Identification of minerals and meteoritic materials via Raman techniques after capture in hypervelocity impacts on aerogel

Burchell, Mark J. and Mann, J. and Creighton, Alan and Kearsley, Anton T. and Graham, Giles A. and Franchi, Ian A. (2006) Identification of minerals and meteoritic materials via Raman techniques after capture in hypervelocity impacts on aerogel. Meteoritics & Planetary Science, 41 (2). pp. 217-232. ISSN 1086-9379. (The full text of this publication is not available from this repository)

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Official URL
http://dx.doi.org/10.1111/j.1945-5100.2006.tb00205...

Abstract

Mineral particles analogous to components of cosmic dust were tested to determine if their Raman signatures can be recognized after hypervelocity capture in aerogel. The mineral particles were accelerated onto the silica aerogel by light-gas-gun shots. It was found that all the individual minerals captured in aerogel Could be identified using Raman (or fluorescence) spectra. The laser beam spot size was similar to 5 micrometers, and in some cases the captured particles were of a similar small size. In some samples fired into aerogel, a broadening and a shift in the wave numbers of some of the Raman bands was observed, a result Of the trapped particles being at elevated temperatures due to laser heating. Temperatures of samples were also estimated from the relative intensities of Stokes and anti-Stokes Raman bands, or, in the case Of corundum particles, from the wave number of fluorescence bands excited by the laser. The temperature varied greatly, dependent upon laser power and the nature of the particle. Most of the mineral particles examined had temperatures below 200 degrees C at a laser power of about 3 mW at the sample. This temperature is sufficiently low enough not to damage most materials expected to be found captured in aerogel in space. In the worst case, some particles were shown to have temperatures of 500-700 degrees C. In addition, selected meteorite samples were examined to obtain Raman signatures of their constituent minerals and were then shot into aerogel. It was possible to find Raman signatures after capture in aerogel and obtain a Raman map of a whole grain in situ in the aerogel. It is concluded that Raman analysis is indeed well suited for all in situ analysis of micrometer-sized materials captured in aerogel.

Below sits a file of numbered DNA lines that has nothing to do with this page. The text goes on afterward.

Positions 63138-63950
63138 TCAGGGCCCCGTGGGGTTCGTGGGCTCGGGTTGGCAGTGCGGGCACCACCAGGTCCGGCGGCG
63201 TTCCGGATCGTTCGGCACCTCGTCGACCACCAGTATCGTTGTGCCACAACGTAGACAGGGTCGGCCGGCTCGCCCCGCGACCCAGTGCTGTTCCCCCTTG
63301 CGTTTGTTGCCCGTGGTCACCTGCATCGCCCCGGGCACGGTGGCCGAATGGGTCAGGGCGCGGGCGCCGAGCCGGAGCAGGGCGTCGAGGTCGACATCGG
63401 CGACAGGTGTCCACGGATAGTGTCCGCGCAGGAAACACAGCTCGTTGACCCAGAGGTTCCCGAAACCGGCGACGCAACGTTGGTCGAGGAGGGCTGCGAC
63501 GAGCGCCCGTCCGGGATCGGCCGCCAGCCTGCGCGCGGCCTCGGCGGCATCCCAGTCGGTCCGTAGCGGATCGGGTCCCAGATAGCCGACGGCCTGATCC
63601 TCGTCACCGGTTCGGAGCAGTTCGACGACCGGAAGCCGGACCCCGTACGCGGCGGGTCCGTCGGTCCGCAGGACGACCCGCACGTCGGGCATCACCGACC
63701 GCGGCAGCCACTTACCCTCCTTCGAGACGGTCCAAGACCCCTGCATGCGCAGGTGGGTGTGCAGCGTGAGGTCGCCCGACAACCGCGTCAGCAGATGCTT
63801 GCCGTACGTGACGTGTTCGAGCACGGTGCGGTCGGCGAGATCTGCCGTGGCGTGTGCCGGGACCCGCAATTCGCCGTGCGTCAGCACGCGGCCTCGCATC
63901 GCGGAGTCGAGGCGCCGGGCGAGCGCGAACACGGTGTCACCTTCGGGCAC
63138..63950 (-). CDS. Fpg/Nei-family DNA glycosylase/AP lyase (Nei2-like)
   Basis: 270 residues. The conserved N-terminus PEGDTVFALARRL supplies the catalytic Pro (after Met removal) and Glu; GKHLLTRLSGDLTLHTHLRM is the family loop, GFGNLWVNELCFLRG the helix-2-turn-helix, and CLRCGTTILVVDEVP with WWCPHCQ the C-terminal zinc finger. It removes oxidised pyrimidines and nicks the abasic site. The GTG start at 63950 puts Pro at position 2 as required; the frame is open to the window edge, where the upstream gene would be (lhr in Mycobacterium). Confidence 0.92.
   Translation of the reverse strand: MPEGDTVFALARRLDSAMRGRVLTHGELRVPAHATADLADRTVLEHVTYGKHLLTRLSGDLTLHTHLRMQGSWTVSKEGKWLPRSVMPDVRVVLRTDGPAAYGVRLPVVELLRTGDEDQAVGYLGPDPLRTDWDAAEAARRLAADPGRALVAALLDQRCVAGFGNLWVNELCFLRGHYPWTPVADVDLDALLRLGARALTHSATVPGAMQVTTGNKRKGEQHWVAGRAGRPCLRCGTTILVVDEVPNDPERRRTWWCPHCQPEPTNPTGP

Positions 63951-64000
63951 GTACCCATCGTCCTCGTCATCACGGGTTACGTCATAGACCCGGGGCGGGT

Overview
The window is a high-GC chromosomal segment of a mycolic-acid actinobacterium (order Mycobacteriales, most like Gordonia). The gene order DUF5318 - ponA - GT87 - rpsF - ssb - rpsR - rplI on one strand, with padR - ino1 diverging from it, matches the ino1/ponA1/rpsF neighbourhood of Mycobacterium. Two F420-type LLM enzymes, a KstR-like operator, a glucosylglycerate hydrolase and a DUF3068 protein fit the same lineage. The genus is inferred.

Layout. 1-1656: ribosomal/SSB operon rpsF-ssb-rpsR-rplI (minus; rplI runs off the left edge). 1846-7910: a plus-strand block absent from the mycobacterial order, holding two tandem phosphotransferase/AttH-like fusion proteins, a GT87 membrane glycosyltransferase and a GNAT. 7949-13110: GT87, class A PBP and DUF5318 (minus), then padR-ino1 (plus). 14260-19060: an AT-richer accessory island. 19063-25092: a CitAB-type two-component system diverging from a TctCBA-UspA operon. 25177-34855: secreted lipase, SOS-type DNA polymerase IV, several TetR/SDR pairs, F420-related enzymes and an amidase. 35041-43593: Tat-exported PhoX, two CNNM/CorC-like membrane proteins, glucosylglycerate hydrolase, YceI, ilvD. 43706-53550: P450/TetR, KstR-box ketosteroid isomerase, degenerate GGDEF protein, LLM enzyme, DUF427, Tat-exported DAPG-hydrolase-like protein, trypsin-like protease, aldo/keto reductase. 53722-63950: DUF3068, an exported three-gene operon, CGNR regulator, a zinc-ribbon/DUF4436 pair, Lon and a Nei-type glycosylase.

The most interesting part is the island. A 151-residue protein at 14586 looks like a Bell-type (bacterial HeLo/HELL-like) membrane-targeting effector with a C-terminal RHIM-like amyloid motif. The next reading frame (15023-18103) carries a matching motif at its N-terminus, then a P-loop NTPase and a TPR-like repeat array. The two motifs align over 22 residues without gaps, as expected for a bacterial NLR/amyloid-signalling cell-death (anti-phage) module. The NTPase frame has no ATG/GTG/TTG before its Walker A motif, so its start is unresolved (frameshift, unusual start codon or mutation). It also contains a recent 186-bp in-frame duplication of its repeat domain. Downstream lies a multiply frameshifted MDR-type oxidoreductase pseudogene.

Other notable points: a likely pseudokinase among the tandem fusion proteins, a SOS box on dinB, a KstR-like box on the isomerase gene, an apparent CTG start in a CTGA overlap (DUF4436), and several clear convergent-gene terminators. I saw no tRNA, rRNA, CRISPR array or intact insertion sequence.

Item Type: Article
Additional information: 48 METEORITICAL SOC 021CR
Subjects: Q Science
Divisions: Faculties > Science Technology and Medical Studies > School of Physical Sciences > Centre for Astrophysics and Planetary Sciences
Depositing User: Maggie Francis
Date Deposited: 02 Sep 2008 08:01
Last Modified: 12 Jun 2014 11:30
Resource URI: http://kar.kent.ac.uk/id/eprint/9090 (The current URI for this page, for reference purposes)
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